Some of these dials are simply very small versions in limestone of the stone spherical or conical types.15 On one of the smallest and earliest of such miniatures, an ivory conical dial, measuring only 2.8cm in height and dating probably to the 1st century bce, the accuracy of the hour lines is remarkable: it was made for a latitude of 33˚, which corresponds reasonably well with the latitude of its provenance, Tanis in Egypt at 31˚.16 It was found in the private house of perhaps an official who worked at the nearby temple of Amun. Fixed in place, the dial appears to have been used by a temple official to keep him on time in his duties. Not all portable dials were intended to be taken far.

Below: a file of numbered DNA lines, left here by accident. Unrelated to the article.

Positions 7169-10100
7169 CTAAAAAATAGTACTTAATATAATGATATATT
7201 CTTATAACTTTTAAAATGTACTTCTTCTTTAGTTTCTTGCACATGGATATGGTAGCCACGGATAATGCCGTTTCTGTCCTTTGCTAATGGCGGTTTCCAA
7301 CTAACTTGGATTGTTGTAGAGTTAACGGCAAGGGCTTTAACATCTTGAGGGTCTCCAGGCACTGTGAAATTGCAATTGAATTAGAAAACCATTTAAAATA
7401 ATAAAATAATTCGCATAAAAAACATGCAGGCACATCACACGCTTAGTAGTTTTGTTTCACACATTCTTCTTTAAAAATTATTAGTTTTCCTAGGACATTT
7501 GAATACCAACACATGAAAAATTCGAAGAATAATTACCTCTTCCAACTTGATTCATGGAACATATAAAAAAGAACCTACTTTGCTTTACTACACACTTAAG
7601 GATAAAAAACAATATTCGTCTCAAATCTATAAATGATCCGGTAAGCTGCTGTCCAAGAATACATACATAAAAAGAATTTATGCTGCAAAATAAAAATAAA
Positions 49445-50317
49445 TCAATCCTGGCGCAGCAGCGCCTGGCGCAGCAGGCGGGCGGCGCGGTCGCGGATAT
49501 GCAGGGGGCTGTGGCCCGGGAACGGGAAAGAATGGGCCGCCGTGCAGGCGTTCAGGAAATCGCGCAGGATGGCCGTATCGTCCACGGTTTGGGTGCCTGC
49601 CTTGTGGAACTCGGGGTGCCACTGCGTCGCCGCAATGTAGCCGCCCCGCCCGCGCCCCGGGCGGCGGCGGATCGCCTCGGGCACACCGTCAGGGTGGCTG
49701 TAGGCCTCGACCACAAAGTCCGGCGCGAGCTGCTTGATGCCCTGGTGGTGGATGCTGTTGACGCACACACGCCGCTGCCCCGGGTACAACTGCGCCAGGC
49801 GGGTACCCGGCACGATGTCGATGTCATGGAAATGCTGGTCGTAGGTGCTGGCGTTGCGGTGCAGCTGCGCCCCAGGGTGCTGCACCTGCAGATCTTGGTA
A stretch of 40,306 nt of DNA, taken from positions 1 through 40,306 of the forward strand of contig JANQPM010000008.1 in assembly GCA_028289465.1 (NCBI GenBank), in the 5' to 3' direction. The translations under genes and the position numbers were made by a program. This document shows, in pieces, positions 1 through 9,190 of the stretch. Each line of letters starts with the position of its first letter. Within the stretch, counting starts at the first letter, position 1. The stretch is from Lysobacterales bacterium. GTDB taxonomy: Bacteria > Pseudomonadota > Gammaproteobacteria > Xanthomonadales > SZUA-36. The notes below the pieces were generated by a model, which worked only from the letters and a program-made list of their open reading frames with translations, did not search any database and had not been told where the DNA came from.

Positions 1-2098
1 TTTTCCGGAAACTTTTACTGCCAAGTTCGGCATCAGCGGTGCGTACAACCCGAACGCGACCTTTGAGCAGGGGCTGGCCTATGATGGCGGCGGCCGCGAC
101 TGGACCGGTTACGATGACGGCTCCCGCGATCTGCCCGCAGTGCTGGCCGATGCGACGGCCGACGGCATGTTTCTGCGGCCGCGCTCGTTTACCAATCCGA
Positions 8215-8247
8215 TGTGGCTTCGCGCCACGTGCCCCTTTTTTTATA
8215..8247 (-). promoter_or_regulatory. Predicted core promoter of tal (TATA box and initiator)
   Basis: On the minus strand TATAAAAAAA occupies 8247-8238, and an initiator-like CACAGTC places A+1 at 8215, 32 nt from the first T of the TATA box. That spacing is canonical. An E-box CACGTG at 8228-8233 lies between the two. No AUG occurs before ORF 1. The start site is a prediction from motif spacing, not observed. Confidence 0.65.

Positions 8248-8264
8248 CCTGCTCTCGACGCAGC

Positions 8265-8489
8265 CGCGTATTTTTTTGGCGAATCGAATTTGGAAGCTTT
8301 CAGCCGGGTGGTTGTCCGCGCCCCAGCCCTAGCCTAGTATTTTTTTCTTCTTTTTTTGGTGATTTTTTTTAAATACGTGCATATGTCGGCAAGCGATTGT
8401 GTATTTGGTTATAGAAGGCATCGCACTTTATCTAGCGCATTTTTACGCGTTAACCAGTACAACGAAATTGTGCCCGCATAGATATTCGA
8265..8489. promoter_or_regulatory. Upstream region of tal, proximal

One other major form of timing mechanism existed in antiquity: the water clock. In Greece the name given to the instrument was κλεψύδρα (clepsydra: “water thief”), a term apparently borrowed from a device that worked like a large, bulbous pipette (e.g., Arist. Cael. 294b.14–30; Arist. [Pr.] 914b). The name clepsydra was simultaneously applied to different types of containers that were used at least from the 5th century bce so as to time activities, notably speeches in the law courts (cf. Ar. Ach. 694, Vesp. 93). By the mid-4th century bce. the orator Demosthenes could use the word “water” (ὕδωρ) as a synonym for time itself (Dem. Poly. 2; De cor. 139; De fal. leg. 57). An example of a judicial clepsydra has been excavated in the Agora in Athens, dating to ca. 400 bce: it is a bucket-like vase with a piped hole near the base for the outflow and marked on the outside with the Greek letter χ twice (ΧΧ, i.e., two choes), and was found by experiment to hold 6.4 liters or the equivalent of just six minutes’ worth of water, a refinement of time unattainable by sundial.17 In the Roman law courts also, a speech for the prosecution or defense was timed against the water clock (cf. Plin. Ep. 2.11.14).